Cancer Care Ontario says women who are sexually active should start regular screening at the age of 21.
It says screening for women under the age of 21 is no longer recommended; cervical cancer rarely occurs under that age.
Young women who are not sexually active by the age of 21 should delay cervical cancer screening until they start having sex.
The new guidelines say once women start to be screened, they should have a Pap test every three years until the age of 70, regardless of whether they are still sexually active or not.
The new statement says women over the age of 70 who have had three or more normal tests in the previous decade can stop having regular screening tests.
The new guidelines make several changes to Ontario's recommendations for cervical cancer screening. Prior to this, young women were told they should have a Pap test within three years of starting sexual activity, regardless of the age at which they started.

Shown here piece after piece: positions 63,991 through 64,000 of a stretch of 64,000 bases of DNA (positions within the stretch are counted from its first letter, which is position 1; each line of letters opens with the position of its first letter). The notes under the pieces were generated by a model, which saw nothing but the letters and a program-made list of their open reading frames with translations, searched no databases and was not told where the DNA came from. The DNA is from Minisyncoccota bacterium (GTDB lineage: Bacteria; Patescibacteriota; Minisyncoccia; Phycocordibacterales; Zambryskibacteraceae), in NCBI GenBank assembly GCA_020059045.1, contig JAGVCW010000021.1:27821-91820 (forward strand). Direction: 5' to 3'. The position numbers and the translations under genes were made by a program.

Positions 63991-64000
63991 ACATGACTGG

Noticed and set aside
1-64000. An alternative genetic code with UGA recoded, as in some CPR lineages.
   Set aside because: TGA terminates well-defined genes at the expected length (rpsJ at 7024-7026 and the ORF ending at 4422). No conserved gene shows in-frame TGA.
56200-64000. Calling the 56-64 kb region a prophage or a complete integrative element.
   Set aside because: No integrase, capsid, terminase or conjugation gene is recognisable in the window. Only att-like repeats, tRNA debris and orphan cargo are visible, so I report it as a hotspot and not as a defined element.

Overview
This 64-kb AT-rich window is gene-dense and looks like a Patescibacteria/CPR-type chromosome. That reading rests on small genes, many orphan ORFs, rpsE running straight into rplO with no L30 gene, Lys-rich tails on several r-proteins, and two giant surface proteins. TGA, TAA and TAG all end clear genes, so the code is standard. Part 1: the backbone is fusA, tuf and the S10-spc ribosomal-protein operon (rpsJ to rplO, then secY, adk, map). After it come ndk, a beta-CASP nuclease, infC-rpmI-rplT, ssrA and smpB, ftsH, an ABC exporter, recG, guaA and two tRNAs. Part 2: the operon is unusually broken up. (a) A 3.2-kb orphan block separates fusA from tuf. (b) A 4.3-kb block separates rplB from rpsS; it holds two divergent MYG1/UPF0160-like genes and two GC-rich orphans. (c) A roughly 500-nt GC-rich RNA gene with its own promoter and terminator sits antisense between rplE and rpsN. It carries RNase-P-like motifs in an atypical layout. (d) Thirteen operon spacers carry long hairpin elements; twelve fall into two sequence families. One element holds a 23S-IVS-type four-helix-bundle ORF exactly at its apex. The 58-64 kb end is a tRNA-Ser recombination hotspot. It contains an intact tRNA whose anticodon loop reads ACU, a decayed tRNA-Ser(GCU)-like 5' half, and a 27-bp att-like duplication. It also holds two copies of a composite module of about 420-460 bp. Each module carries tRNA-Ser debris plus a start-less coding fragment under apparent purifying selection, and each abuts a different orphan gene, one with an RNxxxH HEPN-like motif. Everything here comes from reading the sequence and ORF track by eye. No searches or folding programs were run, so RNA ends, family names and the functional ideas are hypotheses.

And the previous guidelines said women who had a negative screening result should be retested every two to three years. The revised guidelines set the interval at three years.
Cervical cancer is caused by certain strains of human papillomaviruses, which are transmitted through sexual contact. Transmission can occur through digital or oral sexual activity, not simply via intercourse.
A Pap test — named after inventor Georgios Papanikolaou, a Greek doctor — looks for abnormal cells on the cervix.
Cervical cancer is generally curable if caught in the early stages. Deaths to cervical cancer in Ontario have plunged by 60 per cent in the past 30 years due to widespread screening.
Still, it is projected that 550 women in Ontario will be diagnosed with cervical cancer this year and 160 women will die from the disease.